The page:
The Unbearable Rightness of Catastrophizing

Most people think of catastrophizing as a way of thinking that healthy people avoid. The online dictionaries agree. Wiktionary, for example, defines the act as “to regard a bad situation as if it were disastrous or catastrophic”; Go-Dictionary has it as “to envisage a situation as being worse than it is”. Clearly they’re seeing it as an unrealistically negative way of looking at events or circumstances. Perhaps it’s even a sign of mental health problems.

Psychologists go even further. According to PsychCentral, catastrophizing comes in a second form as well:

The second kind of Catastrophizing … occurs when we look to the future and anticipate all the things that are going to go wrong. We then create a reality around those thoughts (e.g. “It’s bound to all go wrong for me…”). Because we believe something will go wrong, we make it go wrong. [emphasis mine]

Yikes! But does it have to be that bad?

I say no. Not if we do it on purpose.

People who do usability assessment are accustomed to catastrophizing. When we conduct a usability review, we look for possible sources of confusion and error, so that designers can devise changes to mitigate them. However, this process need not be limited to post hoc review — nor should it; I recommend that designers do it regularly during design.

Design, of course, doesn’t need to catastrophize to the extent that assessment does — that is not its main function; and overdoing it can hamper creativity the way overediting does to writing. But I argue that a little attention paid to potential problems, during design, can go a very long way. Let me give an example.

On one of my projects — creating the interaction/interface design for a client, for another organization to build — I am the HCI specialist and my teammate is the prototyper, and we collaborate on creating the design. Very energetic and creative he is, up on all the latest interaction techniques and enthusiastic about their possibilities. More conservative about whiz-bang techniques I am, more grounded in decades of HF and HCI research findings. He enriches the design immeasurably; I keep it connected to the why. One of us proposes an idea, I catastrophize it, and we jointly come up with a way to address the problems. We both find our design sessions enjoyable and sometimes frustrating, but they produce a design that’s far better than anything either of us could do independently.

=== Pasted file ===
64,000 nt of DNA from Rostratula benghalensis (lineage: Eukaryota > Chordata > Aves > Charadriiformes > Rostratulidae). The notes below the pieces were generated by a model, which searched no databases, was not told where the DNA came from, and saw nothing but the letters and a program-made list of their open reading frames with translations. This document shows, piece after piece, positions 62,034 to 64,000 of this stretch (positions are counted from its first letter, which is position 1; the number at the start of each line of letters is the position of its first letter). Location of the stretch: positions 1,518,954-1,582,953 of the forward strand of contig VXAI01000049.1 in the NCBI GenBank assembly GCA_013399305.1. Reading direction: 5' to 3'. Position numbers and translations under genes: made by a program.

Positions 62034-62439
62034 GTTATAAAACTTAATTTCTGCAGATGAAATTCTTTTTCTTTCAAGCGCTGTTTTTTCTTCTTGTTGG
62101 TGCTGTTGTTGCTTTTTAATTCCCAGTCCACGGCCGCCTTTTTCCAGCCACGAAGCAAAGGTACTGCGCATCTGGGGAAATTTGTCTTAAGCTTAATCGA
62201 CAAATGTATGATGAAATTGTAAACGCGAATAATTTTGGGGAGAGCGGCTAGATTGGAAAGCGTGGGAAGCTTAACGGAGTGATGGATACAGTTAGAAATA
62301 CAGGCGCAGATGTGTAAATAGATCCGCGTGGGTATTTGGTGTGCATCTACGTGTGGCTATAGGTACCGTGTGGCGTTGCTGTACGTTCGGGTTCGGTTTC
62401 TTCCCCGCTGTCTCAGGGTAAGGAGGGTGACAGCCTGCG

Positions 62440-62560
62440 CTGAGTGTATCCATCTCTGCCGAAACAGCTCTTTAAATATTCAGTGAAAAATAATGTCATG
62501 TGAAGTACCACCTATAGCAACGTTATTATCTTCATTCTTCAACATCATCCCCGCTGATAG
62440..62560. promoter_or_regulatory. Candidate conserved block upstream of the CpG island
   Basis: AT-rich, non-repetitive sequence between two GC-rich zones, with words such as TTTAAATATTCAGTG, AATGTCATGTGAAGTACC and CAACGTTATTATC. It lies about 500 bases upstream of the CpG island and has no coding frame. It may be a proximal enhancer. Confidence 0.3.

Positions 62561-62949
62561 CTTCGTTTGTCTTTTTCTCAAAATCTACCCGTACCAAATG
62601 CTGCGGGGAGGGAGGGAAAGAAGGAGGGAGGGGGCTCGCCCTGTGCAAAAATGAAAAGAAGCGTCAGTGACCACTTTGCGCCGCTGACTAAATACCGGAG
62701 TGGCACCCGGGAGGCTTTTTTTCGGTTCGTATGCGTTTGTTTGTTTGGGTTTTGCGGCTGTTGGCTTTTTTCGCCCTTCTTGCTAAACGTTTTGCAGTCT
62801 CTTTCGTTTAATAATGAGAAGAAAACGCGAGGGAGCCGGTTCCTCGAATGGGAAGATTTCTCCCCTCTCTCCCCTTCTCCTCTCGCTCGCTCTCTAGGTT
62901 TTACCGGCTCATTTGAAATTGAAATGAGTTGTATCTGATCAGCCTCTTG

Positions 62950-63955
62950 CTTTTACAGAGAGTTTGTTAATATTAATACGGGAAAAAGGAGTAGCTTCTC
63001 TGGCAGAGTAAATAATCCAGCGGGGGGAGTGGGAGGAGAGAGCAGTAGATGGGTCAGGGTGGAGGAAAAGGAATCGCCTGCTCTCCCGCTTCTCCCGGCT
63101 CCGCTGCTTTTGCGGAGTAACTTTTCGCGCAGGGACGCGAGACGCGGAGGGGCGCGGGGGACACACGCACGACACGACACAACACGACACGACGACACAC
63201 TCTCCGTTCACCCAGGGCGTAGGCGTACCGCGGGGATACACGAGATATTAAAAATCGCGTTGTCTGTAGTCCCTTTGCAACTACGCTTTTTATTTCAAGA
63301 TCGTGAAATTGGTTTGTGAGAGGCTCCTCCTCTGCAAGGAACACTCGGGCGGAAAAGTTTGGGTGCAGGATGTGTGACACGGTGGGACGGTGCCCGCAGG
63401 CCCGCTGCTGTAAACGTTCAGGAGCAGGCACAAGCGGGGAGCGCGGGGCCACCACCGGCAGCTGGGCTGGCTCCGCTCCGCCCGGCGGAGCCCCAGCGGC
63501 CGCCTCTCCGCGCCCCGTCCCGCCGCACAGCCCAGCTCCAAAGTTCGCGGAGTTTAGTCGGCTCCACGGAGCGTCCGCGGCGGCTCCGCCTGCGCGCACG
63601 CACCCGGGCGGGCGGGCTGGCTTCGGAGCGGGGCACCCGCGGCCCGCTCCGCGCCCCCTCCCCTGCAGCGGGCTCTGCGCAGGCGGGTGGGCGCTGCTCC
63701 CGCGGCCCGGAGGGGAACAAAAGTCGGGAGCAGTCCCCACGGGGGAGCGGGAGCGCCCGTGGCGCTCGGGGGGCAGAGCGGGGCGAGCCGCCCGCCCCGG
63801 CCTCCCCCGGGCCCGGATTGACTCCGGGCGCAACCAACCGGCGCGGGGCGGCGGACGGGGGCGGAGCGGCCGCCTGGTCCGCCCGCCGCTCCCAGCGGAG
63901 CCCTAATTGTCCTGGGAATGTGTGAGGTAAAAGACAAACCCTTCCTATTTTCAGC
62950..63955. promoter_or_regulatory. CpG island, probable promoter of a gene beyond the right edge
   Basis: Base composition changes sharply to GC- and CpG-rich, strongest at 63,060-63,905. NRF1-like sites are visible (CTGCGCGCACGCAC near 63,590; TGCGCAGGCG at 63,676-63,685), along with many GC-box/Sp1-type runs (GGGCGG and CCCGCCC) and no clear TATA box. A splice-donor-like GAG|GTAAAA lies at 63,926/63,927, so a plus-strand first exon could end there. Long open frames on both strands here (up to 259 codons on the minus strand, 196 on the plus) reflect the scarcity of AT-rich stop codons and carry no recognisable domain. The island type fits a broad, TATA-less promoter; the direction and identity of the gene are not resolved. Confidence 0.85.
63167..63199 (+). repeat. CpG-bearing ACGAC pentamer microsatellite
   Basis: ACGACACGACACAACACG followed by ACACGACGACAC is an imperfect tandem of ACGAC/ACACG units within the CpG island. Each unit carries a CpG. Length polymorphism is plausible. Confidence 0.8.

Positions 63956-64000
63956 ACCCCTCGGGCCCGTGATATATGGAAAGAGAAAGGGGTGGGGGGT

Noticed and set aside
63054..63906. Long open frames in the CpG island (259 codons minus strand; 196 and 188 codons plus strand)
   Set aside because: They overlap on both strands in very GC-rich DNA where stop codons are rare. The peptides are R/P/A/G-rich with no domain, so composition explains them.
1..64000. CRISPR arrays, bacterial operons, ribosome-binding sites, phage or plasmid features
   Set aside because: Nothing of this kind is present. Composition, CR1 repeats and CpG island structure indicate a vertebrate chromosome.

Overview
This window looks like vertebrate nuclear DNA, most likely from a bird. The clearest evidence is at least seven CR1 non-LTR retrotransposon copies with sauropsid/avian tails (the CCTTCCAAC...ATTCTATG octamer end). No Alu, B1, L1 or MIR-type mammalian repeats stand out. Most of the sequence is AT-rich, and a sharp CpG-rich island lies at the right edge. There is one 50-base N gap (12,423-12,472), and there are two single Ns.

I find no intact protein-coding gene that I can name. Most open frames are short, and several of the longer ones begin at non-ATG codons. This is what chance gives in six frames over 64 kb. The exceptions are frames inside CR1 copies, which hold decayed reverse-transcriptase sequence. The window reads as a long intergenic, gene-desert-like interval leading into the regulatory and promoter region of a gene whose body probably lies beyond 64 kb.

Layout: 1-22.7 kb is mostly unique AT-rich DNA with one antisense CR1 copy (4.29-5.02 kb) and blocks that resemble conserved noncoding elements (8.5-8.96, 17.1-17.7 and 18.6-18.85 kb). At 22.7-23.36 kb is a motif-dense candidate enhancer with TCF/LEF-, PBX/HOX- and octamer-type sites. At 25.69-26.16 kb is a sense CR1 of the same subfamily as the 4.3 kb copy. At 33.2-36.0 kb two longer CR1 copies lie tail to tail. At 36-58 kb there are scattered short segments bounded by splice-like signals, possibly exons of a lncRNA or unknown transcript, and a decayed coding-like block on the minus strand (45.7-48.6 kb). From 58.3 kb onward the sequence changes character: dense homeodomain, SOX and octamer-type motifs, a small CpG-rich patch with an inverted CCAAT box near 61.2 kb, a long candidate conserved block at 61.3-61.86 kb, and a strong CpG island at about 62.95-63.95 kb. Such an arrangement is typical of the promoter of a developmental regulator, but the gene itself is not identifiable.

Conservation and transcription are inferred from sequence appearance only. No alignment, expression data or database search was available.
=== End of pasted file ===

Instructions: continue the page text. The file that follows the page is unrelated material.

The client absolutely loves our work.

Now, I do not mean to imply that designers never consider the problems their designs might cause users. Many do; and of course the best ones do it very well. Some people, including David Malouf, professor of interaction design at the Savannah College of Art and Design, would even argue that Design as a process naturally includes such examination. I think I would agree with them. However, we all know that many if not most digital products are produced without a conscious design process along the lines that Dave teaches, let alone usability assessment. Whether or not a project has time and resources for formal usability assessment, a little catastrophizing during design can make a big difference.

If we aim to design products for the best user experiences, we must imagine the possible errors and problems that our designs might induce. This does not mean that (in the words of the psychologists) “we make it go wrong” (emphasis mine). Our looking for the possibilities has an entirely different effect, because it has an entirely different purpose, and we are doing it consciously and intentionally. Only by knowing what the potential problems are, can we prevent them. We must “look to the future and anticipate all the things that [could] go wrong.”

We must catastrophize, I say. We must catastrophize.

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